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Finding faith on Chapel Hill Street 

I have seen a man take his first step toward Christ in the same building my dad and I bought my first bike, sold to us by Max, who at the time was God to me, the older, wiser biker of 16. Less than 100 yards away, just last year a good friend held a blood-soaked sweatshirt to the leg of a stranger to try and stop the heavy bleeding from a gun-shot wound. The stranger made it, the bike shop did not.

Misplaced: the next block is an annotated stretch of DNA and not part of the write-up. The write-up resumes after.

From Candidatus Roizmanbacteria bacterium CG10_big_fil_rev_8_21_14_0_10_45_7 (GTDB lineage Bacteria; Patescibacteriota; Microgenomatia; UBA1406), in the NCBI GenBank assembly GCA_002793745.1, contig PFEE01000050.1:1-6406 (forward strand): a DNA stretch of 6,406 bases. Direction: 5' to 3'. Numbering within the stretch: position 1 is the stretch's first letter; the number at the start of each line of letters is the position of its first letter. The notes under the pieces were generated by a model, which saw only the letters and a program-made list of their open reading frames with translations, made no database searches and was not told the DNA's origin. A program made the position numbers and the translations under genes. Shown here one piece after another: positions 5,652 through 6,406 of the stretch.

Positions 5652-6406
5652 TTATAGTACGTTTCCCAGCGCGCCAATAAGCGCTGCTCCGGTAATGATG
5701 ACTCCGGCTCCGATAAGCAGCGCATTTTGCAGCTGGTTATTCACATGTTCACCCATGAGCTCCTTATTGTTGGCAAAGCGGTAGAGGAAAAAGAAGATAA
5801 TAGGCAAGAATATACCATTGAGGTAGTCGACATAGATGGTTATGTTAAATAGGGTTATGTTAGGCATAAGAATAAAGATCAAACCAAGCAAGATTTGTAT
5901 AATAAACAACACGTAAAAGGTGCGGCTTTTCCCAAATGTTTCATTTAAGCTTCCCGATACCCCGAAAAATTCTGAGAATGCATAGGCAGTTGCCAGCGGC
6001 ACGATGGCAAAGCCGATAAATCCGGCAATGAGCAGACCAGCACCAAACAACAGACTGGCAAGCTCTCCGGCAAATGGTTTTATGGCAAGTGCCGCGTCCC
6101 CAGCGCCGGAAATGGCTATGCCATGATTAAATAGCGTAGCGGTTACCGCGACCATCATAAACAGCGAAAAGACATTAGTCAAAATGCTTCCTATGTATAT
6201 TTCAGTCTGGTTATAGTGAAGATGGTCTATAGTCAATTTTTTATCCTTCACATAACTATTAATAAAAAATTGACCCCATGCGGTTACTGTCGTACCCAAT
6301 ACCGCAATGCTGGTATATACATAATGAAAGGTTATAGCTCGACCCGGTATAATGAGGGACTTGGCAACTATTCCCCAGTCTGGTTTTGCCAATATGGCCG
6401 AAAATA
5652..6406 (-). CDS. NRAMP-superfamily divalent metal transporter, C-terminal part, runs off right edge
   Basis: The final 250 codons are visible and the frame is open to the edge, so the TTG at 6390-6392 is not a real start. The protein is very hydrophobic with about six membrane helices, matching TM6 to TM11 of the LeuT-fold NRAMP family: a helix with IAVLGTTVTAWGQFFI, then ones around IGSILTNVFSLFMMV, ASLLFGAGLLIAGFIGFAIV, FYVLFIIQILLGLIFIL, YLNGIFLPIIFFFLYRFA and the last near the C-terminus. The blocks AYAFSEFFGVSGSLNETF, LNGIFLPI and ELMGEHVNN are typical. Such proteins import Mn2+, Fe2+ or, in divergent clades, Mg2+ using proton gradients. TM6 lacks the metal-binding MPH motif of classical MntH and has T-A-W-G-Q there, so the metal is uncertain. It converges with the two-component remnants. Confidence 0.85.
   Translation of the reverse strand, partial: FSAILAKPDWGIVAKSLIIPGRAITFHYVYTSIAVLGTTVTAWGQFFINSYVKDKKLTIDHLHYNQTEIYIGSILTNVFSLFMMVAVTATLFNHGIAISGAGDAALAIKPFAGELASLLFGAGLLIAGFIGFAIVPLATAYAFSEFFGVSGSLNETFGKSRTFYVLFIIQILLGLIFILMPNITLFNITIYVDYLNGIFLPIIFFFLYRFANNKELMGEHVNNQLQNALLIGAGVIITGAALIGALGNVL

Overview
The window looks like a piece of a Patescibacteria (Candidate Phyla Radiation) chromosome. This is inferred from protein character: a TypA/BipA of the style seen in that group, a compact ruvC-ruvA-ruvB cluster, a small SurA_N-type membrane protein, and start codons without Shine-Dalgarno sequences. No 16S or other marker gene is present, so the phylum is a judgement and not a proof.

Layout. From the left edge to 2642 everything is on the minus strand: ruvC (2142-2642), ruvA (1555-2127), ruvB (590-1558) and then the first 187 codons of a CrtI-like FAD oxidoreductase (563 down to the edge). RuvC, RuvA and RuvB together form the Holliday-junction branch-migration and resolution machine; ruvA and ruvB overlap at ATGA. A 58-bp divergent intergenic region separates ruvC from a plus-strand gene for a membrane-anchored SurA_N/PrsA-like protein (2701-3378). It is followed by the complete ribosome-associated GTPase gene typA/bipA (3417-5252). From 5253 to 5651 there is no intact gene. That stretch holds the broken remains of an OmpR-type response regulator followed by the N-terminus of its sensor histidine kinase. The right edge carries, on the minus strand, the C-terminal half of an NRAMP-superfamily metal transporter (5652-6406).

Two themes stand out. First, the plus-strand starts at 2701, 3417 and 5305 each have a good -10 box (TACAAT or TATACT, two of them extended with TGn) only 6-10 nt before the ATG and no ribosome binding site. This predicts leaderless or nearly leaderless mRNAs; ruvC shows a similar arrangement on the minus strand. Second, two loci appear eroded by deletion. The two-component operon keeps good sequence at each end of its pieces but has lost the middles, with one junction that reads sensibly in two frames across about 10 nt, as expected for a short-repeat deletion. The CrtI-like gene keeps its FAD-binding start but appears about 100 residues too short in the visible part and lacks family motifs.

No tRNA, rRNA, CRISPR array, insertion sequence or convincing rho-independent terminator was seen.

The 1000 and 1200 blocks of West Chapel Hill Street in Durham have been many things to many people over the years—auto shops, gas stations, abandoned buildings. Now there are five houses of worship on these two forlorn blocks, as well as the remains of the Durham Food Co-op—soon to be an acupuncture clinic—and several new businesses resurrecting the empty storefronts.

Muslims quietly observe Jumah, or Friday prayer services, sandwiched between a few Christian churches where call-and-response songs echo down the cracked street Wednesdays and Sundays. The people are searching for a new faith or seeking confirmation that their beliefs will get them to heaven when their time is up. Much like the city that surrounds them, we have all come a long way, hoping this time to get it right.

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